Cargo Cult Gods

The Cargo Cult Gods is an article by David Cox about how missionaries descend on nationals with concepts of Americanism instead of biblical Christianity.

Years ago I read a tract about the Cargo Cult Gods. I don’t have it anymore, but basically it spoke to missionaries who went to the South sea islands at around the turn of the century. When these missionaries went into the jungles of Indonesia, they had a lot of gear, equipment, household goods, and the rest of their junk. They arrived, and went to the villages, and set up shop, purchasing a plot of land from the village on the edge of it. They witnessed to these people but they were not interested. Shortly after they arrived, they asked some of the men to help them, and they would pay them. They traveled to a nearby town and waited, and in flew a Cargo plane. They unloaded boxes and boxes, and the men of the village helped carry all of it back to the village for the missionaries. Soon the entire village became Christian to the surprise and delight of the missionaries.

When they understood the language better, they asked these villagers what convinced them to become Christians. The answer shocked them because they said that they wanted the same God that these missionaries had, the cargo plan God. The missionaries apparently asked for household goods, and look what God sent them!

The point in the story is that the excess of things, and the quality of the things that the missionaries had was what the people wanted. They really were not interested in Christ outside of what he could provide them.

In most places where American missionaries go, they live as the rich in that country live. I was amazed at a missions conference one time when a favorite nephew of the pastor of that church was going to South Africa and they were raising $30,000 for a shipping container to ship his household goods over there. First, you can buy everything here just about over there. The things you cannot buy you usually don’t need anyway. Second, for 30,000, you can buy a complete nice house in many places. Thirdly, like in Mexico, the electricity is very poor, low voltage, erratic, and spikes. In the US you may put a power strip with spike protection on your appliances, but that doesn’t work here. Maytag is here in Mexico, and they put special electrical filters on their washers and driers. The microwaves here likewise have these protections, which are industrial grade electrical filters. Dragging US appliances all over the world means paying custom duties, and then when they break (because the missionary doesn’t understand these things when he first arrives), they are not fixable, except special ordering the parts back from the US.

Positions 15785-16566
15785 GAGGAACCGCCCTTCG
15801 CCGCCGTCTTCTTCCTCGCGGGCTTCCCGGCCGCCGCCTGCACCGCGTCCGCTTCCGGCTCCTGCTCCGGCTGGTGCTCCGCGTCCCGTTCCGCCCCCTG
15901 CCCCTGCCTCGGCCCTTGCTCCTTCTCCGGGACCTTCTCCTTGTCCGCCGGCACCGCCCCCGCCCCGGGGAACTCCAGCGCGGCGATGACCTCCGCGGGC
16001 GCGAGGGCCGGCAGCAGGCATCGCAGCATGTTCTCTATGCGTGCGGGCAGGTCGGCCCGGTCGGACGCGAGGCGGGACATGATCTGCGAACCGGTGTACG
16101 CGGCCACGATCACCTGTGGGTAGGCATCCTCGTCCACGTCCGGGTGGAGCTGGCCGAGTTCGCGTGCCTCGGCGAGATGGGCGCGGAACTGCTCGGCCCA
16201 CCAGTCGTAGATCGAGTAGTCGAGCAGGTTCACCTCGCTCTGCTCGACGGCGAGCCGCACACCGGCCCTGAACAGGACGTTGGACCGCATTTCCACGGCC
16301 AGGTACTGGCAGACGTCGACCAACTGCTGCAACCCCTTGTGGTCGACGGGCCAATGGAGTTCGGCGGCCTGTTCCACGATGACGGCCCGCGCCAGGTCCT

All of this becomes a shame for the missionary. What he spends for transporting and fixing his washing machine may be what a normal national will make in a month in his country. There are always unemployed brethren in these churches and so many are underpaid. And the missionary throws money after money in luxuries that no one in his church has.

If you ask veteran missionaries that have lived 20 years in a foreign country, they will probably always recommend taking as little as possible and buying national products wherever you end up. In a very few places, like out in the jungles or deserts in Africa, you may not have anything. But there is always a nearby town (or not so nearby) where the people there go to purchase their things.

This is essentially an American flaw in missions. Americans think that they need “things” in order to minister, whereas most nationals can do the same thing without them. The ministry is not about things or equipment, but rather about people. So the bad impression you make on people by your luxury toys far outweighs the good any of those things can do for you and your ministry.

While things like medical services or health issues (being sanitarily clean instead of eating all the germs the common people eat) are valid, plasma TVs, exercise equipment, luxuries kitchen appliances and living room furniture are not necessary and detract and disturb your ministry and relationship with your people.

The point is that missionaries that live the high life don’t have to do so. They can live more in line with “normal” nations in most nations of the world. What they teach by their example is that Christianity is based in materialism, living like the rich. What they teach by example is that God makes Christians rich when that is not the case. As their entrance into “Christianity” is on a false hope, very soon when they see that this God doesn’t fulfill their desires for materialism, and they leave just as quickly.

See wikipedia: Cargo Cults

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